Geekzone: technology news, blogs, forums
Guest
Welcome Guest.
You haven't logged in yet. If you don't have an account you can register now.

View this topic in a long page with up to 500 replies per page Create new topic
1 | 2 | 3 | 4 | 5 | 6 | 7
627 posts

Ultimate Geek

Trusted

  Reply # 331691 19-May-2010 00:17 Send private message

richms: How is it any different then not expecting sky to sort out sending it to more than one TV at the moment? All that needs to happen is definitive boundrys be drawn up on where each service will and will not support to, and then a market of lower tier integrators will spring up to help sort out the lower end houses that have traditionally not had any form of automation or structured cabling in them.

Hell, even the likes of harvey normal would love to get in on that cash cow.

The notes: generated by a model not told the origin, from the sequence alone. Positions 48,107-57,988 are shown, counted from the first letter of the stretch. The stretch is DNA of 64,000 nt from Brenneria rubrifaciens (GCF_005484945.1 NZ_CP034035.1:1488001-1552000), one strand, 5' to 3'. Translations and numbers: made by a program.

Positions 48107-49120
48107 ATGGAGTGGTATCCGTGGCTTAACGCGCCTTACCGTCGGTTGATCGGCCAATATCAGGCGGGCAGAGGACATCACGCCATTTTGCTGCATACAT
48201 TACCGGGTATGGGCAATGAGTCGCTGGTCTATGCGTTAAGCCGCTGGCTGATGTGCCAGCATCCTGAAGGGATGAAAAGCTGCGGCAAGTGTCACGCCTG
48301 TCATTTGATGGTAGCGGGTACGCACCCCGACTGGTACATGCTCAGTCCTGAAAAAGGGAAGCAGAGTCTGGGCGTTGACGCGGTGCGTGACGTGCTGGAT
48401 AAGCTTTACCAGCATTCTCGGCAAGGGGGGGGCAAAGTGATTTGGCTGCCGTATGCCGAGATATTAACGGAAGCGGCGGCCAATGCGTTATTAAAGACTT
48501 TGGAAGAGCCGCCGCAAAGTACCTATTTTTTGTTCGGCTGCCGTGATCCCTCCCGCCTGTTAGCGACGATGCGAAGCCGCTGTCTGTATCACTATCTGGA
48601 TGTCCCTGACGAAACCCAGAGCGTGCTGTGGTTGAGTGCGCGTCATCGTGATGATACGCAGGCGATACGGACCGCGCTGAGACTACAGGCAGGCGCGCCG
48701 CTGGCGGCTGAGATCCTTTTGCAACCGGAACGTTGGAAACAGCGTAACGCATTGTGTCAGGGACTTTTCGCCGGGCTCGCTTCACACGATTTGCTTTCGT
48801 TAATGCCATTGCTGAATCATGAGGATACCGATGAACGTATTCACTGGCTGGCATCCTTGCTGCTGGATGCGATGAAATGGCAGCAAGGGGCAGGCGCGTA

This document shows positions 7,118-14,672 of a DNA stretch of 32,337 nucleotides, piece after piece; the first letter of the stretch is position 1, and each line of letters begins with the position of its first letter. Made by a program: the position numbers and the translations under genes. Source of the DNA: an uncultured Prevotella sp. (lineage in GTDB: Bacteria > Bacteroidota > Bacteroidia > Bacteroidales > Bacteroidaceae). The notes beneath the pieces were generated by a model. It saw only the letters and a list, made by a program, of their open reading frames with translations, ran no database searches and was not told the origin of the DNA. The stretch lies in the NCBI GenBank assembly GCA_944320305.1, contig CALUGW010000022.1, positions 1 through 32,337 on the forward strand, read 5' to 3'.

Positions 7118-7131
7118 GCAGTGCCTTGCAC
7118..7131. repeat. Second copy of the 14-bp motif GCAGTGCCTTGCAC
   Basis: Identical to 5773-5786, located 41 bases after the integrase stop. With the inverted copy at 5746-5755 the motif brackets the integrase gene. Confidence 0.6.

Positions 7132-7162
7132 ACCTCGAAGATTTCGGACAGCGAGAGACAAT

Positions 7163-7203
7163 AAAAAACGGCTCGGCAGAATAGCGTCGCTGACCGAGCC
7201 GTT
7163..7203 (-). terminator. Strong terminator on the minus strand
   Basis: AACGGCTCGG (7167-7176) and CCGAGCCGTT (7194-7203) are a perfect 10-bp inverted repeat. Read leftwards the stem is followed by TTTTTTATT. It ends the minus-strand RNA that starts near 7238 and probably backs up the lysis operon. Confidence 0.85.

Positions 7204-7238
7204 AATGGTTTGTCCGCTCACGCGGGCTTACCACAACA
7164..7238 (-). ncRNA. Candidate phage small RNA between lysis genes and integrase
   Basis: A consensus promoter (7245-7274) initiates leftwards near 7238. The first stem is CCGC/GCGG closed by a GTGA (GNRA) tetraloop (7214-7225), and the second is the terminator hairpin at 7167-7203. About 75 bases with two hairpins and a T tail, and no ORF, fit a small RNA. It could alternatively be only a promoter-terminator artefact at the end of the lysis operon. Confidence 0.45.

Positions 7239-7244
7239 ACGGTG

I personally find it quite different to the Sky TV example.  Your proposal does not address the complexity of inter-service-provider dependencies and boundaries; quality of service issues that will result from the first issue; ip addressing conflicts; the fact that there could be multiple network CPE in the home; routing; management of devices; etc.  It is no-where near as straight forward as today's models as right now there is a single IP access to the home, not multiple.  I don't think most integrators will be able to resolve this very easily as it is a big, messy problem.

I eagerly await to see how this will be resolved - we should see very soon with the Singapore NBN due to turn up first real RSPs and customers at in the very near future.

NB: I'm not particularly pro an L3 FTTH/NBN/Wholesale infrastructure either as it has huge drawbacks, so you could call me somewhat ambivilent.  However I really do want to see the home networking issues resolved for an L2 model with multiple IP service providers.

3558 posts

Uber Geek
+1 received by user: 60

Trusted
WorldxChange

  Reply # 331717 19-May-2010 07:04 Send private message

sbiddle:
richms: I would say that the CPE in that case would be managed by the customers smart home integrator, or by themselves.



That's where the whole thing falls apart!